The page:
More than 300 Mainers attended the annual Maine Community Foundation’s annual Inspiring Philanthropy night, with author Monica Wood as keynote speaker being a major draw.

Joshua Bodwell, executive director of Maine Writers & Publishers Alliance, introduced Wood, author of the novel “Ernie’s Ark,” the play “Papermaker,” and “When We Were the Kennedys: A Memoir from Mexico, Maine.”

“As a Maine boy who has long been inspired by Monica’s writing, it’s hard to play it cool,” Bodwell said.

Wood’s storytelling is always firmly rooted in place, and the story she told Maine Community Foundation, aka MaineCF, supporters was about her work at the Maine Correctional Center in Windham. There, she led a series of workshops in which female inmates read books by female Maine writers, talked ideas with those authors, and opened up emotionally and intellectually through their own writing.

“These women were all separated from and cut off from their communities,” Wood said. They were both young and old; some with no education, some with master’s degrees; and with jail sentences of 14 months all the way up to life in prison. But as writers, Wood said, they developed a “sisterly cohesive,” a community.

Place – or community – is a major focus not only of Wood’s writing but of MaineCF in its philanthropic efforts statewide. Fourteen of Maine’s 16 counties have a county fund, and more than 120 volunteers statewide serve as county fund advisers.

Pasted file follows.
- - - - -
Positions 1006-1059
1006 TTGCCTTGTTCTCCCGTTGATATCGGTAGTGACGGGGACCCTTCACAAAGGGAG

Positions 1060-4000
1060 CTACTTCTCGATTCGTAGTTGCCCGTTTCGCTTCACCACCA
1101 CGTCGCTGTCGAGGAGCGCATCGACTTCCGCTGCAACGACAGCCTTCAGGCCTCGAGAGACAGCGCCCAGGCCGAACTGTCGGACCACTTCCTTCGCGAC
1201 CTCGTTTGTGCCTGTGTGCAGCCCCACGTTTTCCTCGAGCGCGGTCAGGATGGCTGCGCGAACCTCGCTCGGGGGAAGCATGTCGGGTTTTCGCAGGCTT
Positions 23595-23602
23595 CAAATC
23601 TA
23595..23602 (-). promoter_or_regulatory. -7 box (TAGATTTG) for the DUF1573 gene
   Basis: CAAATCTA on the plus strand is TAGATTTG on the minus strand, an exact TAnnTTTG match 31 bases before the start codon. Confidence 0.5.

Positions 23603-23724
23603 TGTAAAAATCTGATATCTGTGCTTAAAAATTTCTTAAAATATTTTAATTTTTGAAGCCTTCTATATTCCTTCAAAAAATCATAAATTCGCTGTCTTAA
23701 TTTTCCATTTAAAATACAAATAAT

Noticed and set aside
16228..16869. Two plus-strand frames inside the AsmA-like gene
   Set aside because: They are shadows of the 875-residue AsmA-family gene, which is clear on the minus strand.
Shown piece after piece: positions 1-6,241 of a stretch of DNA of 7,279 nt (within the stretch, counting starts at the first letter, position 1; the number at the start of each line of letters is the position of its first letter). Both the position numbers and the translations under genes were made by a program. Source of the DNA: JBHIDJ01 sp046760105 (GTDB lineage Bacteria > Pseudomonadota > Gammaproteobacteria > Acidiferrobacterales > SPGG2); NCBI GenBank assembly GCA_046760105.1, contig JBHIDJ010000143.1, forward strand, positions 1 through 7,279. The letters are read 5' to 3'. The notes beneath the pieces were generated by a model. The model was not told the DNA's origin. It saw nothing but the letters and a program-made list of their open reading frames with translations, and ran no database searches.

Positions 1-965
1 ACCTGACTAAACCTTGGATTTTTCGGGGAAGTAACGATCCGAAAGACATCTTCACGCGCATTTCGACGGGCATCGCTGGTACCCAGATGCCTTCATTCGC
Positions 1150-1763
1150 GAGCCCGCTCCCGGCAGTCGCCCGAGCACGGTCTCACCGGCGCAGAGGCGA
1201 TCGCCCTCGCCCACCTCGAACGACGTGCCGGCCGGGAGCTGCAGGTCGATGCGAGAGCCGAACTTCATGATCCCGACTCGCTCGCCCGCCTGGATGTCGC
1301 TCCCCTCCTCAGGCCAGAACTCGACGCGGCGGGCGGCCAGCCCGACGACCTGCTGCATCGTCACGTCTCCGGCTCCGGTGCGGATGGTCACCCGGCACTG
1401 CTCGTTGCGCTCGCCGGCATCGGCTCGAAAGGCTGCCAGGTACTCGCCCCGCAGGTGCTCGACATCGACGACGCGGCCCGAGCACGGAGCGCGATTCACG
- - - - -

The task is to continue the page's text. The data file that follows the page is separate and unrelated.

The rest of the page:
“These advisers know their local communities and can help us select grants,” said Carl Little, director of communications and marketing for MaineCF.

Kirsten Lindquist, a Knox County Fund adviser from Camden, was moved by stories of how an MCF grant helped prevent recurring homelessness.

“We’re not just helping these organizations; we’re helping actual individual people improve their lives,” Lindquist said. “It’s especially meaningful to me because it’s my hometown.”

“This organization is very focused on place and community,” said Kathy Smith, a Cumberland County Fund adviser from Freeport. “It’s building community by giving some very strategic grants that can be catalysts.”

“We’re big believers in Maine Community Foundation,” said Susan Morris, a real estate developer based in Portland. “It’s an integral part of our quality of life here in Maine. … I find it very forward-thinking.”

“Maine Community Foundation has strong financial assets, strong human assets, and strong reputational assets,” said Steven Rowe, the new president and chief executive officer of the nonprofit. “But there’s even more potential … to improve the quality of life for all Maine people.”

MaineCF distributed $24 million in grants and endowments last year. Community needs are matched with donors’ interests and passions. In fact, MaineCF donors chose to pay for the books inmates read as part of the program Wood led at the jail.

“These events really showcase some of the things the organization does,” said Ken Spirer, a finance committee member from Portland. “I could talk about the foundation all night, because I love it.”

Amy Paradysz is a writer and photographer based in Scarborough. She can be reached at:

[email protected]